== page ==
Digital Dharma

Here is what would appear to be a very interesting new documentary film in the making. Directed by Dafna Yachin, Digital Dharma focuses on the life and work of E. Gene Smith, an American anthropology graduate and pacificist, to preserve and archive swathes of Tibetan Buddhist texts through digitalization.

According to the film’s own website:

Digital Dharma  is the chronicle of a cultural rescue. This feature-length HD documentary brings to light the magnitude of one man’s inspirational 50-year quest to save the literary history of a disappearing culture and to preserve early lessons of mankind’s consciousness.

The life of E. Gene Smith is an epic story of destiny and compassion that leads a pacifist on a mission of survival. In an era of espionage and mistrust, Gene’s mission becomes the catalyst for an international movement to save ancient writing and art from crumbling, literally, to dust… and then deliver them to the entire world.

Judging by the descriptions on the website, Smith’s story would seem to cast light on the confluence of Cold War politics, US development policies and the struggles of the Tibetan diaspora to preserve its cultural heritage and overcome the hardships of life in exile. In a fascinating detail, the description of Smith’s life details how, while he was working for the US Library of Congress in Dehli, he was able to leverage a US program (PL 480) to sell excess agricultural products to developing countries to pay exiled Tibetans to reproduce ancient texts. This plan depended on two quirks of the policy. First, it was not possible to pay for agricultural products directly because the Indian rupee was blocked at that time, leading to the need to spend the money within India. Second, PL 480 was amended to allow books to be purchased for the US, but only if they were less than two years old. Smith was apparently able to manipulate these requirements by encouraging Tibetans to produce new texts based on various old and crumbling manuscripts and then buying the new versions from them. This would appear to have formed the basis for future preservation programs that eventually led to the digitalization of thousands of Tibetan Buddhist texts. If I’ve understood these details correctly, the film should reveal something about the very specific way Tibetan Buddhism has globalized and gained a foothold in the US academy. It would show how, far from being automatic, abstract processes, the formation of these cultural connections have depended on very specific factors — not the least the commitment and skillful actions of particular well-placed individuals.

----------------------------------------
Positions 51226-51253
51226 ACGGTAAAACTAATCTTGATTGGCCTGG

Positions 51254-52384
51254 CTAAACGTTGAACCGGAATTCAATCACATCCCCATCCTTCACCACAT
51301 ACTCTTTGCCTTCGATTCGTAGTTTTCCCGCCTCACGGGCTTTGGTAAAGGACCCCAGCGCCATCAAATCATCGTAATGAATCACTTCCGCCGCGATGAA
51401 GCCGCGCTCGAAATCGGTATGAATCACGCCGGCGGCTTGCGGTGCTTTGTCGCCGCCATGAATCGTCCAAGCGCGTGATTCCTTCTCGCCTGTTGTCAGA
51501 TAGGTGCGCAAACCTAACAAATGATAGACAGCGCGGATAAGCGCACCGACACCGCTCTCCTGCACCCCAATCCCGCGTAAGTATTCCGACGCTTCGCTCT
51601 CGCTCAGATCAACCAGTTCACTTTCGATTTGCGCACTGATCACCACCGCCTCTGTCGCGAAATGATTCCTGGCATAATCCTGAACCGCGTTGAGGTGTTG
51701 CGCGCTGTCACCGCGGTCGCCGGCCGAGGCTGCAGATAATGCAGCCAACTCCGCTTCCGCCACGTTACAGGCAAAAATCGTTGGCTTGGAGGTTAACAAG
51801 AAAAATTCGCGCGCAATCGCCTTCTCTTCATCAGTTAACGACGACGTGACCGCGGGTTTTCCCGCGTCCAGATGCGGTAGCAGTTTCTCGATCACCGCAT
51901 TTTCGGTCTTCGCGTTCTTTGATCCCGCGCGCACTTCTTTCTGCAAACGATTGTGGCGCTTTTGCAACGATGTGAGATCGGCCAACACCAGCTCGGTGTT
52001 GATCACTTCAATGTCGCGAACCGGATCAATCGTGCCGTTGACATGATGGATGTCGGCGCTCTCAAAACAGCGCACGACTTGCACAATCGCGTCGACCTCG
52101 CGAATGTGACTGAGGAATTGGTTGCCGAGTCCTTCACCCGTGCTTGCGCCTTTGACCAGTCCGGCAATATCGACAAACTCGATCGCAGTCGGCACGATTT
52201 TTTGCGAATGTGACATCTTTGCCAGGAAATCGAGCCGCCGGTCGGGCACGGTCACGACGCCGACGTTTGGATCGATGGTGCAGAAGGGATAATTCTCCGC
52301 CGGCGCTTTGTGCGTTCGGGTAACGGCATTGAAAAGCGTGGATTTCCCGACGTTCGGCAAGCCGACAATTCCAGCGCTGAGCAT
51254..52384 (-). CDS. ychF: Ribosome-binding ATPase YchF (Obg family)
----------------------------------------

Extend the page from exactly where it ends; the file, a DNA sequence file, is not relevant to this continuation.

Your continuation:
The filmmaker appears to have collected a lot of HD video of Smith and various people connected to him and his projects in India, Nepal and the US. She is now seeking donations in order to crowdsource funds to complete the project. Judging by what I’ve seen, it would seem like a very worthwhile project to support.


About Jovan Maud

I'm a lecturer in the Institute for Social and Cultural Anthropology at Georg-August University, Göttingen, Germany. Interests include: transnational religious networks, popular religion in Thailand, religious tourism and commodification, and digital anthropology.
This entry was posted in Buddhism in the West, Economics, Film, Tibetan Buddhism, Transnationalism and tagged , , , , . Bookmark the permalink.

1 Response to Digital Dharma

  1. Dora says:

    Learn about how my friend’s one day experience with a Buddhist monk changed his life, helped him become a CEO, and redefined his idea of success:

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